Overgrown land 'is snake haven'
SNAKES and rats have been invading Tracey Rutledge's garden for years - and the mother of three has no doubt where they're coming from.
Ms Rutledge, who lives at Border St, says an overgrown development site bordering her street and Bradman Dr is housing a range of snakes and vermin.
She's seen three snakes in her garden during the last three weeks and is concerned about the safety of her three children, aged 4, and 2 and 16 months.
"It's just frightening," Ms Rutledge said.
"It doesn't matter what kind of snake it is, it's still a danger (to children and pets)."
Ms Rutledge said she'd contacted Mackay Regional Council and the development site's owner's representative to ask for the land to be mowed.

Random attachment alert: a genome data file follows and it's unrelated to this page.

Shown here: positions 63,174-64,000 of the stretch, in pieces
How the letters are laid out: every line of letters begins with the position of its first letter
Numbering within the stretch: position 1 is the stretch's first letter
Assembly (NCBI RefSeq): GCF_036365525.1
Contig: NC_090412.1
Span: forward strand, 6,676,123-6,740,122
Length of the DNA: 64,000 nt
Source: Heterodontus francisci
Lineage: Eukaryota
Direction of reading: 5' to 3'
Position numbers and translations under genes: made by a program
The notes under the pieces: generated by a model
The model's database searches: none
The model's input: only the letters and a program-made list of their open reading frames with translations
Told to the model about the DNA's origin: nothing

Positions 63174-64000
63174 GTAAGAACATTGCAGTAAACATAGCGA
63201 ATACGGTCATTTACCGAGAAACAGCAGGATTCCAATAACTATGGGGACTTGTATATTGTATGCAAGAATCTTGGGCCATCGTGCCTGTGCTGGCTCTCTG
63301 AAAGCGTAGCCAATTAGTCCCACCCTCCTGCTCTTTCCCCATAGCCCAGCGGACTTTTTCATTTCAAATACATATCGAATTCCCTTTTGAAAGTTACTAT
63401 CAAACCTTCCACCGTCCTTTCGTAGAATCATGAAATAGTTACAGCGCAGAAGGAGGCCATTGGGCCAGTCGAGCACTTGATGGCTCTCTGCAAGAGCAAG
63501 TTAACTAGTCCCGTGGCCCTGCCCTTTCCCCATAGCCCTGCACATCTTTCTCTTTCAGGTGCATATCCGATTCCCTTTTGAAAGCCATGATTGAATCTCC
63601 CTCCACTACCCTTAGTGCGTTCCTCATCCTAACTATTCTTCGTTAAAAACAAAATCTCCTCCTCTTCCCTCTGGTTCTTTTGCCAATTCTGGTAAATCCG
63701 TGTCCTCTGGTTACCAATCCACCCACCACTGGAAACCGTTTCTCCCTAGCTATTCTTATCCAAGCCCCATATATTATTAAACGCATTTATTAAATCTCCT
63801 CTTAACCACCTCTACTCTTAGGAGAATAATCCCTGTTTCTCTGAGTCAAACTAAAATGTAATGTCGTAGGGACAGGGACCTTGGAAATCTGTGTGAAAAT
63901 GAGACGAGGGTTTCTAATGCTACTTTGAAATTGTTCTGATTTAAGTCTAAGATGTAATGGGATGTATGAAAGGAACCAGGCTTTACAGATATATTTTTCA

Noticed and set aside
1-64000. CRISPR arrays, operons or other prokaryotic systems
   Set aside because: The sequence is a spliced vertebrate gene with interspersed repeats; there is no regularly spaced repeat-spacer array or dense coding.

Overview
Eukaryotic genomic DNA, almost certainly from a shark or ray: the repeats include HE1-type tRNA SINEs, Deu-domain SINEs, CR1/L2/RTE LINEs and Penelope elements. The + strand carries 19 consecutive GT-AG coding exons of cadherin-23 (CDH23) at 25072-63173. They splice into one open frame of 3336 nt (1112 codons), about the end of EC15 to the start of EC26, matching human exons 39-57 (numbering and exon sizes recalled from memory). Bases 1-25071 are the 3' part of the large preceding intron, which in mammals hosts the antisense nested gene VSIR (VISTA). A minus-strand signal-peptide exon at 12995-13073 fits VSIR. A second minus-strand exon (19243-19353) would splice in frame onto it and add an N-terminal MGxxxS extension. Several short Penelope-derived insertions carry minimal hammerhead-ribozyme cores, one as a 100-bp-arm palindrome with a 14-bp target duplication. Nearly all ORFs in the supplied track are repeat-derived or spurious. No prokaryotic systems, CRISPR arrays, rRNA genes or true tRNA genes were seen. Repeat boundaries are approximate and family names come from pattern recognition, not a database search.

While the owner's representative had organised for a 10m border around the site to be mowed, the rest of the land remained overgrown, she said.
A neighbour told her the mower killed six snakes when it last cut the 10m border around the development site, she said.
"It's a big area - it's probably a good 20 or 40 blocks.
"I'm not directly on it but yet I'm still affected.
"The lady next door is equally concerned.
"She's got two young kids and is expecting another."
Mackay Regional Council has the power to make standard residential land owners mow their grass.
However, owners of larger blocks of land like this only need to have a 10m buffer around them mowed.
Council's health and regulatory services manager Neil Ischenko said it was often difficult to mow rough terrain on large lots.
"We ask them to maintain a 10 metre firebreak," he said.
Mr Ischenko said the council could issue notices asking normal residential property owners to clean up their properties.
If owners fail to heed the notices and mow their land, the council can arrange for the properties to be cleaned at their expense.